Promoting earth's legacy delivers local economic benefits

September 22, 2019

Phoenix, Arizona, USA: For iconic landscapes such as Grand Canyon or the Appalachian Mountains, geological features are an integral part of their appeal. Yet despite the seeming permanence of cliffs, caves, fossils, and other geological highlights, these features are surprisingly vulnerable to damage or destruction. Across the U.S., there is a growing awareness that America's geological resources represent a common heritage that needs to be preserved--and that doing so can yield considerable economic and societal benefits.

The notion of a shared geological record is central to the concept of geoheritage: the idea that people, landscapes, and the processes that have formed -- and continue to shape -- our planet are interconnected. Ways to protect and promote America's geoheritage, and the benefits of doing so, will be the focus of two sessions of talks presented tomorrow at the Geological Society of America's Annual Meeting in Phoenix.

"The only evidence of Earth's long history is the rock record. This can vary dramatically from place to place, so it's crucial to conserve this legacy," says Tom Casadevall, scientist emeritus at the U.S. Geological Survey and chair of the National Academy of Sciences-sponsored U.S. Geoheritage and Geoparks advisory group. "Geoheritage sites are crucial for advancing scientific and public knowledge about important topics like natural hazards, the evolution of life, and our nation's energy and mineral supplies."

In the U.S., sites of geological significance are protected at a variety of management levels and administered by numerous federal land-management agencies, including the National Park Service, the Bureau of Land Management, and the U.S. Forest Service, as well as state, tribal, and local entities. "During the last decade, there has been more and more interest in developing geoheritage sites," says Casadevall. "I have seen first-hand the economic, educational, and social benefits that can be derived from geology-related tourism, and I believe more American communities could benefit from this approach."

State geological surveys are playing a lead role in developing and promoting geology-related sites and educational programs across the country, according to Casadevall. In Florida, the state geologist has the authority to designate state geologic sites deemed important for scientific study as well as public understanding of the state's geological history. Four such sites have been designated to date.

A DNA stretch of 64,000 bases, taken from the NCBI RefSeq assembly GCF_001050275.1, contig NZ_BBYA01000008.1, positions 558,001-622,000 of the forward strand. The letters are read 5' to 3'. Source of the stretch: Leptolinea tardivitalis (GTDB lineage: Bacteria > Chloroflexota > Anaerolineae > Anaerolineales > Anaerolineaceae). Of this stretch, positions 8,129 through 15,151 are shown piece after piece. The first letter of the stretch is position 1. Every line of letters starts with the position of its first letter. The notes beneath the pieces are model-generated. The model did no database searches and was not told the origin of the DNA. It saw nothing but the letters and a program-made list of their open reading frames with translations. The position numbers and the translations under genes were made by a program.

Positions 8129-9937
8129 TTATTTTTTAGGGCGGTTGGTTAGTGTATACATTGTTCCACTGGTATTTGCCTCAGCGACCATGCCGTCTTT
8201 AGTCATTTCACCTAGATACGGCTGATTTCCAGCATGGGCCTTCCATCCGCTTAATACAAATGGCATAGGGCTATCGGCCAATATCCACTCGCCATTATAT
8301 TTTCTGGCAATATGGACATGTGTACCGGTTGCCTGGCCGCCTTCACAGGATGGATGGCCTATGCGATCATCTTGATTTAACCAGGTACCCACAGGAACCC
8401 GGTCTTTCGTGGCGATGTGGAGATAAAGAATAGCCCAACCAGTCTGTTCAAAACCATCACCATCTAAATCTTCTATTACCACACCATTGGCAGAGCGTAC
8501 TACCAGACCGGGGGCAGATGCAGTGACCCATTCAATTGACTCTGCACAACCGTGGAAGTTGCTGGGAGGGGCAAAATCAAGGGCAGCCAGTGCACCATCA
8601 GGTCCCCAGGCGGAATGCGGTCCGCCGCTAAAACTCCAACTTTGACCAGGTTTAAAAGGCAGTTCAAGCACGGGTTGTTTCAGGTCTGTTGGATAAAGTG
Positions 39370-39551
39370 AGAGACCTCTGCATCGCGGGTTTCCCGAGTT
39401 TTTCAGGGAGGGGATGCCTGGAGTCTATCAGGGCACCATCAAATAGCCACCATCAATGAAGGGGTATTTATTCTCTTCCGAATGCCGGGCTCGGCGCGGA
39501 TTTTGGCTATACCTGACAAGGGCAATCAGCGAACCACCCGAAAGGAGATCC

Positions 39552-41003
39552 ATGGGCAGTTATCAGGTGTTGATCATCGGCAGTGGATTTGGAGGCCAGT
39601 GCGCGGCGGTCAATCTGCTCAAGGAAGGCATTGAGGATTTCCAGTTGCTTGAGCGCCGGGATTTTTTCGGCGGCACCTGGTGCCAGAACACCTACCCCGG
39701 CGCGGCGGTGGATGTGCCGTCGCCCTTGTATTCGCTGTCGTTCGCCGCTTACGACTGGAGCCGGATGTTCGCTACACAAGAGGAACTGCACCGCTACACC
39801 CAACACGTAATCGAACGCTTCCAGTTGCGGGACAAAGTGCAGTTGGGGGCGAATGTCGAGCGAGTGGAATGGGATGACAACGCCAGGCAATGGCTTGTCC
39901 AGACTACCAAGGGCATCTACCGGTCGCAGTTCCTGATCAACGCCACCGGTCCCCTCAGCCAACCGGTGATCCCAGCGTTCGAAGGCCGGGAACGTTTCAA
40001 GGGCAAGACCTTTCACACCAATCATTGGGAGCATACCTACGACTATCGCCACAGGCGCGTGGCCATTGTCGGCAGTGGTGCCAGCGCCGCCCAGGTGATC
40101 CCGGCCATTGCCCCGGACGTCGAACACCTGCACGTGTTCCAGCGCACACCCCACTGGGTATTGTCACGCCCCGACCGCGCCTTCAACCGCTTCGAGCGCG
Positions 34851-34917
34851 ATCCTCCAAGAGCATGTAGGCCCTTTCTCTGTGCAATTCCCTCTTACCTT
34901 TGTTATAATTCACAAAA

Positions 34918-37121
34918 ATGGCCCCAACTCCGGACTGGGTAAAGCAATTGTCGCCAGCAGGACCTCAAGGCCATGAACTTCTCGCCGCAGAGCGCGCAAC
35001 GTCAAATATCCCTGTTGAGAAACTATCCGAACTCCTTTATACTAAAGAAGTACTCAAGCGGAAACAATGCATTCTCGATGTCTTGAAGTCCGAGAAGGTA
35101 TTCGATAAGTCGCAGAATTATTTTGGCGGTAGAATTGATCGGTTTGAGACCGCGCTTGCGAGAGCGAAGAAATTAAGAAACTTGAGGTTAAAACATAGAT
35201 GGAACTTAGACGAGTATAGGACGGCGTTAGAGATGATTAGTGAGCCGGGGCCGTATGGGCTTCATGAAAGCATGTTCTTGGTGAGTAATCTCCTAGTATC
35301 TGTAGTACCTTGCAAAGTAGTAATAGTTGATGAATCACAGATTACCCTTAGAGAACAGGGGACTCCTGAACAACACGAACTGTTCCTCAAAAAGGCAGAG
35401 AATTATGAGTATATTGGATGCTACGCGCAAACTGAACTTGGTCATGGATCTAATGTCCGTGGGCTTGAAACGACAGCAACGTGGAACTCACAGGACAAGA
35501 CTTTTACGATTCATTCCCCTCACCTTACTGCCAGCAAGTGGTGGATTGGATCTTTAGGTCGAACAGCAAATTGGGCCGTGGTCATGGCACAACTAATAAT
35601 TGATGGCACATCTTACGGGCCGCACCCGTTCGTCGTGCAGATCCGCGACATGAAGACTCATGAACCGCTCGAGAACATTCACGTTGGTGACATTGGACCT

In the central Appalachians, West Virginia University, the West Virginia Geological and Economic Survey, and the U.S. Geological Survey have developed an Appalachian Geo-STEM camp where high school students can engage in geoscience through outdoor adventure education activities. The university is also working with three southern counties to create an Appalachian Geopark that showcases the region's coal, caves, rivers, and other natural attributes and how these underpin the local culture.

Many state surveys also distribute educational materials, develop geo-tours, post blogs, and help catalog geosite attributes to guide tourism development. "State geological surveys play a vital role in translating the geological origins of interesting features into terms that non-scientists can understand," says Nelia Dunbar, New Mexico's state geologist.

In Texas, the Bureau of Economic Geology has begun several educational initiatives, including the Texas GeoSign Project, to promote geoheritage in the Lone Star State. The Arizona Geological Survey is currently cataloging more than 1,500 unpublished geologic and mining documents related to the Santa Cruz Valley National Heritage Area, which was established earlier this year. And the New Mexico Bureau of Geology & Mineral Resources is developing "e-materials" to help curious visitors understand the stories behind state's beautiful scenery and the valuable resources like turquoise that are so closely intertwined with New Mexico's rich cultural history.

"Growing awareness of the power of the 'geoheritage' approach has provided us with a pathway to increase awareness of the links between geology and human history," says Dunbar. "We look forward to increasing our reach and relevance through this new direction."
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Session no. 96 - T184. Geoheritage: Sharing Earth's Legacy for Scientific, Societal, and Economic Advancement I
Monday, 23 Sept.: 8 a.m. to noon
Room 101C, West Building (Phoenix Convention Center)
Session Link: https://gsa.confex.com/gsa/2019AM/webprogram/Session47700.html

Session No. 9152 - T184. Geoheritage: Sharing Earth's Legacy for Scientific, Societal, and Economic Advancement II
Monday, 23 Sept.: 1:30 to 5:30 p.m.
Room 101C, West Building (Phoenix Convention Center)
Session Link: https://gsa.confex.com/gsa/2019AM/webprogram/Session48688.html

Contact for both sessions: Thomas Casadevall, U.S. Geological Survey, tcasadevall@usgs.gov

The Geological Society of America, founded in 1888, is a scientific society with 22,000 members from academia, government, and industry in more than 100 countries. Through its meetings, publications, and programs, GSA enhances the professional growth of its members and promotes the geosciences in the service of humankind. Headquartered in Boulder, Colorado, GSA encourages cooperative research among earth, life, planetary, and social scientists, fosters public dialogue on geoscience issues, and supports all levels of earth-science education. geosociety.org

Contact: Christa Stratton
+1-303-357-1093
cstratton@geosociety.org

Geological Society of America

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